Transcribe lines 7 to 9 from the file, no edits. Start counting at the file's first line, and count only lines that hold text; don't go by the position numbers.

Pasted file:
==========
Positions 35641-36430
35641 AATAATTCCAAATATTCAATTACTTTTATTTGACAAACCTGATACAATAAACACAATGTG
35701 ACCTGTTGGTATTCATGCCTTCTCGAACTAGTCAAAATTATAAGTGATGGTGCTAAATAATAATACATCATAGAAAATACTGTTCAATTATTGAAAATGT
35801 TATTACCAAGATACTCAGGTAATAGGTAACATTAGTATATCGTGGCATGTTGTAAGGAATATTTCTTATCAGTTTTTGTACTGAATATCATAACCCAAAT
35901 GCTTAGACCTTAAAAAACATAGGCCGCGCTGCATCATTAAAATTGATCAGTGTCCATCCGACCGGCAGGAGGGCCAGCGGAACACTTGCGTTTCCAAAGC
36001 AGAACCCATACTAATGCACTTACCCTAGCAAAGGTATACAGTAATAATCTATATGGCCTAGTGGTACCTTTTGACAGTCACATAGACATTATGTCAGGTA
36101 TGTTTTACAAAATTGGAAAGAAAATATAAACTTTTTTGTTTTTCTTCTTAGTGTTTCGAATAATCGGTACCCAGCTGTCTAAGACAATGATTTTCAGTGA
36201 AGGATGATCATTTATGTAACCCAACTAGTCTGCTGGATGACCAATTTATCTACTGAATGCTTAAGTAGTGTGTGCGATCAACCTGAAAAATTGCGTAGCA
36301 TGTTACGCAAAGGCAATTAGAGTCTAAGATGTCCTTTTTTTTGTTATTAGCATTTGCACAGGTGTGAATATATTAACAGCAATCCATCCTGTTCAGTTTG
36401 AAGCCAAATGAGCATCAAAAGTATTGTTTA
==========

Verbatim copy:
36101 TGTTTTACAAAATTGGAAAGAAAATATAAACTTTTTTGTTTTTCTTCTTAGTGTTTCGAATAATCGGTACCCAGCTGTCTAAGACAATGATTTTCAGTGA
36201 AGGATGATCATTTATGTAACCCAACTAGTCTGCTGGATGACCAATTTATCTACTGAATGCTTAAGTAGTGTGTGCGATCAACCTGAAAAATTGCGTAGCA
36301 TGTTACGCAAAGGCAATTAGAGTCTAAGATGTCCTTTTTTTTGTTATTAGCATTTGCACAGGTGTGAATATATTAACAGCAATCCATCCTGTTCAGTTTG